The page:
Ivy crouched next to him, eased her thigh beneath his head, cradled his face with her hands.

His eyes locked onto hers. “Why?”

“They would’ve harnessed you, used you—or killed you in the attempt.”

“Or I, them. That’s the way it is, the way it’s always been.”

“Not now. Not anymore.” A tear wove a track through the grime on her cheek. “I had to stop this … them, and I’m … sorry.”

He shut his eyes, bliss washing across his face. He had the look of a man finally free. “I’m not.”

Another teardrop slipped from her cheek and hissed against his skin. His eyes—those amber eyes—flew open. He brought his fingertips to his mouth and then pressed them against her lips in a dry and dusty kiss.

“Goodbye, Ivy.” He smiled at her. In it, she caught the feral glint of teeth and tender mouth that had so willingly kissed her own. “And thank you.”

The fire that consumed him burned cold. The smoke was thick but sweet. One moment, his weight was solid against her thigh. The next, it was as light as the pollen in the air.

Then, he was gone.

All that remained was dust and ash. Something shimmered there among the specks of gray and black—a single scale. Ivy held it between her finger and thumb, turning it this way and that. Its surface shattered the light, threw a rainbow of color so bright it might blind. She let it rest in her palm before tucking the scale into her pocket.

Ivy stood. She didn’t bother to strap on the holster. She simply pulled the revolver from it. A single shot incapacitated the catapult mechanism, its net hanging loose and now useless. With the shotgun on her shoulder, she marched into town.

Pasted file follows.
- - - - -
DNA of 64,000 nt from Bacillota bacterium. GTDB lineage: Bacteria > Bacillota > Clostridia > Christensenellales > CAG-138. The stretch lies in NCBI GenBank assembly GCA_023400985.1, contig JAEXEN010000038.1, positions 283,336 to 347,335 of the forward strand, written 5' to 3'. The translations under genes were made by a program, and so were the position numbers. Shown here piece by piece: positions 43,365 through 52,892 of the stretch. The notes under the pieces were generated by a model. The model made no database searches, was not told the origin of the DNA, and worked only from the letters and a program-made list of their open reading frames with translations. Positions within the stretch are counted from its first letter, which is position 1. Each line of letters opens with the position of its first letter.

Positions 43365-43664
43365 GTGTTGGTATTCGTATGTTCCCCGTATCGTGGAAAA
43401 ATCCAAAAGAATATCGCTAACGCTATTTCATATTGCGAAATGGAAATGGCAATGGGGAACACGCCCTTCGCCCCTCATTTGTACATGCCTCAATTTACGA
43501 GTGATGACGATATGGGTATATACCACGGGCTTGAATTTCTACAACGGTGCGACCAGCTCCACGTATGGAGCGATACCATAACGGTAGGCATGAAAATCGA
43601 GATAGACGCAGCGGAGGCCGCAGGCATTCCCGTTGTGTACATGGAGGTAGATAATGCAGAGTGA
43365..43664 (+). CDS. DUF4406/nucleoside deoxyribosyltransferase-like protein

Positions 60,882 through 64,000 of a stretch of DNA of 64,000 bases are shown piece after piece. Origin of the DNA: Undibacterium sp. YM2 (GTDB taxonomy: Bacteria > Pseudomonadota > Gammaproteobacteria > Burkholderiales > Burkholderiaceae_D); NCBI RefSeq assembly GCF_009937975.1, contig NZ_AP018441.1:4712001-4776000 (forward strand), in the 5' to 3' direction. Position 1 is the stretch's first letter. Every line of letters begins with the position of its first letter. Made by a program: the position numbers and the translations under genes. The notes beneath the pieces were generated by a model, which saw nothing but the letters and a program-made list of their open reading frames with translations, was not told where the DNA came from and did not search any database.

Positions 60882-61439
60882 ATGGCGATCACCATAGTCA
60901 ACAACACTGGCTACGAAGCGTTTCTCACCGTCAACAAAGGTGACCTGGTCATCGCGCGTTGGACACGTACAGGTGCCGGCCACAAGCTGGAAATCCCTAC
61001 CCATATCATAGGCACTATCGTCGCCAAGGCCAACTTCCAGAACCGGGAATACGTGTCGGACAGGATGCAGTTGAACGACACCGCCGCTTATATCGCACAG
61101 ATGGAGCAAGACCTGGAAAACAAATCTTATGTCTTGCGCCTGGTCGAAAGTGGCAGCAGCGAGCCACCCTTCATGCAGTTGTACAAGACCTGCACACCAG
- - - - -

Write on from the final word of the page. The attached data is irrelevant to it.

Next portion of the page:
No one said a word as she returned the weapons to the museum. They were heirlooms, certainly, with their own sort of magic. Ivy licked the dust from her lips and regarded the relics, locked away in their shadow boxes once again. With luck, that was where they’d stay.

After that, all she had to do was point. Without a word, children collected the buckets. The volunteer fire brigade rolled up the hoses. Members of the city council dismantled the catapult, destroyed the arrows, filled in the trap.

Ivy surveyed the work. Behind her, the cornstalks whispered in the wind. On the breeze, she heard the echo of his promise.

I give you one year and one year only.

Everyone had wanted more, her heart included. She pulled the scale from her pocket, and it glinted in the sun. She held it aloft and let it cast a rainbow across the entire town of Merryside.

Everyone froze in place, like they had that first day a year ago. For a moment, her heart leaped; something that felt like hope filled her chest. Ivy glanced behind her, willing him to step into view.

What she saw instead, through that prism of light, was what could be—if they let it. That was its own sort of hope.

Ivy pocketed the scale. Decision made, she walked toward the town hall and the mayor’s office. The breeze dried the last remaining tear on her cheek.

Yes, she thought.

She’d give it a year.

Fire and Ivy is another story exclusive to The (Love) Stories for 2020 project.

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Worlds of Wonder: Free Sci-Fi and Fantasy Books

Looking for some science fiction or fantasy to read? Head on over to the Worlds of Wonder giveaway. Free books for your e-reader. Go on. You know it’s hungry.